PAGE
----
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I recently read a New York Times article about 36 questions that, supposedly, help people fall in love. According to the article, when two people answer these 36 questions together, their chances of intimacy accelerates because of the vulnerability created from these personal questions. The questions talk about family, morals, habits, negative things, positive things, and other touchy subjects that people usually do not address with one another, especially not people they have just met. So I decided to take these questions to Tinder to see if 36 questions really can lead to love.

Interviewee Profiles

Before getting started, I had to ask for some background information, just to get a better perspective of their love-lives and past experiences with love. Here are quick profiles I came up with to condense the answers (names changed for privacy):

Anna: Has been in love once before. It took her about three months and lasted a year. She knew she was in love because she "couldn't spend a day without thinking about them." [She] knew it was starting up but then one day it hit like oh [she's] been in love for a while now." It fizzled out as the relationship ended and because they spent time apart.

Patrick: Thought he was in love once but wasn't really. He knew that because he "cared more about the way she made [him] feel than [he] cared about her. And that's not love." To him, love is "really caring about the other person. It's a warm feeling in your soul when you think of them. Like a calm in the storm. Like a deep permeating wave of kindness that you feel."

Dylan: Has been in love before. It lasted three months, it was "...like falling asleep. Gradually and then all at once." He still loves her but in a friend kind of way. He thinks this experiment is meant for "people to see if they're meant for each other and maybe be more inclined to go out, but maybe not immediate head over heels in love."

Most Interesting Answers

36 questions yielded a lot of interesting and telling answers, so here are a few of them:

"Do you have a secret hunch as to how you will die?"

Anna: "I have a feeling cancer cause that takes everyone out...and I'm not special y'know"

Patrick: "Lol damn that's too real. Probably either getting depressed and killing myself when I'm 30 or 40 or a mugging went wrong."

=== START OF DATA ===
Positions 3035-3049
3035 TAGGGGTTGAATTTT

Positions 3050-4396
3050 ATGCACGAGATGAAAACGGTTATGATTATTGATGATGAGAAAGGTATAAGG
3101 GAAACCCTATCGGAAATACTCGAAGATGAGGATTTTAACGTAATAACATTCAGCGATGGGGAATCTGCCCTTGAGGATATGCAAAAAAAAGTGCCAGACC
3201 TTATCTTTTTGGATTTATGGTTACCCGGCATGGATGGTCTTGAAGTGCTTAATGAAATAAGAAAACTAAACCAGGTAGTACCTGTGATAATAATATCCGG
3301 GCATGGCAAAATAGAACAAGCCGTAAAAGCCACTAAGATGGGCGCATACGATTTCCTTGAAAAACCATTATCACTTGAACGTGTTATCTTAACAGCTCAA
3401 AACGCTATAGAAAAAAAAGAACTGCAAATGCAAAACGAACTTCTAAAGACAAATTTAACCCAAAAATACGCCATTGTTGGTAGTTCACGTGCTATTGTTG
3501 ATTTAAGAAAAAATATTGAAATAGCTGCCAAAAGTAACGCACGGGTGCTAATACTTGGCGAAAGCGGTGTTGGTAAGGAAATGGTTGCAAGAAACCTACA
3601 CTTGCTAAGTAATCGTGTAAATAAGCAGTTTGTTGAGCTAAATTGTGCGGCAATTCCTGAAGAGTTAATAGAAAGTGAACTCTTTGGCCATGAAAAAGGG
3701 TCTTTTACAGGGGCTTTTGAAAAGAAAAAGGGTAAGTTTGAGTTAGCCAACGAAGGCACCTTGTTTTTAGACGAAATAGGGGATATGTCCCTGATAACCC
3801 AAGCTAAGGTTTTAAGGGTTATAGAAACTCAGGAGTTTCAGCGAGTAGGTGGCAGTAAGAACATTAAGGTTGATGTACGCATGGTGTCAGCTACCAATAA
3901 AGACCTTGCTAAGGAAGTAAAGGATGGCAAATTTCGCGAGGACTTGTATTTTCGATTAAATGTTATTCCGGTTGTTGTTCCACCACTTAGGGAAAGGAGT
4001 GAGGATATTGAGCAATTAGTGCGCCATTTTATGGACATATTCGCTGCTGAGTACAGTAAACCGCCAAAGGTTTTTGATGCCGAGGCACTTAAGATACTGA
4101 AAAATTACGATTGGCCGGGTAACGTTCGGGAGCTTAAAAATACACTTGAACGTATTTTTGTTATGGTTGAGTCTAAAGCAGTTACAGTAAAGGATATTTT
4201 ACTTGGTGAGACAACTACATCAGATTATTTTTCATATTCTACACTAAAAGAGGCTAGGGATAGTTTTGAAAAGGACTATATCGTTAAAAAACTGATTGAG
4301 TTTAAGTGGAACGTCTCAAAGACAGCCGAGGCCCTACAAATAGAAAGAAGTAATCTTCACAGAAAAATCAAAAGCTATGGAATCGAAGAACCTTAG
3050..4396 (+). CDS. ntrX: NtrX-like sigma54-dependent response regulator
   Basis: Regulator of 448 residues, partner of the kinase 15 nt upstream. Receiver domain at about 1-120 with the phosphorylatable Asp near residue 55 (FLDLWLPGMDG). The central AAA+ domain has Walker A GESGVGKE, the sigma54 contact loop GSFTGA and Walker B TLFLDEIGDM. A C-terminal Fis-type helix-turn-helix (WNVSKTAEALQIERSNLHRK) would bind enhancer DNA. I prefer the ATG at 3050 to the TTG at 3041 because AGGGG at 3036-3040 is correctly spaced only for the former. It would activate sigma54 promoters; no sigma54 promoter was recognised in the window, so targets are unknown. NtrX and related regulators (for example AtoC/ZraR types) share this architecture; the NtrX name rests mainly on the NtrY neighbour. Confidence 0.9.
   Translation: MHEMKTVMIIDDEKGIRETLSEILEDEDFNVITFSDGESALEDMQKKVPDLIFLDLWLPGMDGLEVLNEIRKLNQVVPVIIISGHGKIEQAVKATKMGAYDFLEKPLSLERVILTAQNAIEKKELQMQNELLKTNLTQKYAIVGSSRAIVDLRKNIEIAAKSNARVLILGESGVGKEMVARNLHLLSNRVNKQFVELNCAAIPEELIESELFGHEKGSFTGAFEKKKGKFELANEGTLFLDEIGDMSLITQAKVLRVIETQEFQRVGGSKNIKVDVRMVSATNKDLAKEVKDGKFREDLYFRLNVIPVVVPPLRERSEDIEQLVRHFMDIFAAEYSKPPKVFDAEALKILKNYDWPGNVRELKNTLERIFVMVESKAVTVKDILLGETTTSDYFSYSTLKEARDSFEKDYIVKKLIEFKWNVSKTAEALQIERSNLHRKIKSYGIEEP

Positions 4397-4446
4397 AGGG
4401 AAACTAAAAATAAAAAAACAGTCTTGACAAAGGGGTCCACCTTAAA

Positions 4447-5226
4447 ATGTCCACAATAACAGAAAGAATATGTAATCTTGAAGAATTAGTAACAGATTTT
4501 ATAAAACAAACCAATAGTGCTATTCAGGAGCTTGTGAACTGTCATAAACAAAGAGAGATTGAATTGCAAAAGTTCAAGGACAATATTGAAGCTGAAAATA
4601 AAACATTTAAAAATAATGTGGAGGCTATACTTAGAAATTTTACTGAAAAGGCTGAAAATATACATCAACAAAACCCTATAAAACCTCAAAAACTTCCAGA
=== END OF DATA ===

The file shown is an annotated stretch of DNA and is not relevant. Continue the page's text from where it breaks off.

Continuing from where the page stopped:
Dylan: "I don't know why exactly but it's always been like a 'hero's death' like putting someone else's life over my own. Saving a baby from a burning building."

"For what in your life do you feel most grateful?"

Anna: "I feel most grateful for my mom 'cause she's like my best friend."

Patrick: "I guess my mind. Just being myself."

Dylan: "My family and my good health. I may not be rich but I'm grateful for all of what I've been given."

"Is there something that you've dreamed of doing for a long time? Why haven't you done it?"

Anna: "I wanna move to New York. I haven't yet 'cause I'm waiting to transfer out of my college to go to one in NYC."

Patrick: "A good night's sleep lol mostly 'cause I haven't had time."

Dylan: "Learning French or taking a dance class. I just haven't found a good opportunity yet!"

"How close and warm is your family?"

Anna: "Ooo my family is meeeaaann. But it's like playful mean where like we make fun of each other a lot but like sometimes it's like... whoa that's mean. My childhood wasn't the happiest but maybe 'cause I was unaware I was very content with it. I'm very optimistic so I think I just focused on the positive parts."

Patrick: "I don't feel awfully close with my family but I love them and would do anything for them. I feel like I had a normal childhood, y'know the ones that give you enough trauma to work on through your teen years and maybe become a better person from but not so much that you turn into a sociopath/ ax murderer, you know? 😂"

Dylan: "Lol not close at all. It sucked real bad."

So, Did It Work?

The verdict's out, people. I tested the 36 questions with three strangers, and here's what they replied with when I asked if it worked and if they were actually in love with me after answering these questions:

Anna: "Lol, I'm infatuated. But honestly, it's smart to do that instead of the average like 'Oh, hi, how are you.' It helps you get a sense of that person and see if you wanna continue talking. I liked it. It was fun."

Patrick: "I feel like I definitely got to know you better through all of this. Who knows if it's love, but I definitely feel like I know you better and that there's more connection after answering those questions than if we just started talking randomly about whatever."

Dylan: "I liked it! They were really insightful questions and it gave me a chance to get to know you better. You really kept it interesting. I don't know if it's love, but I feel like I know more about you as a person after this and wanna keep talking."

* * *

So love may not have been found, but I definitely made some new friends and got to know these people better, so if you ever get tired of the same old 20 Questions game, maybe give these questions a shot.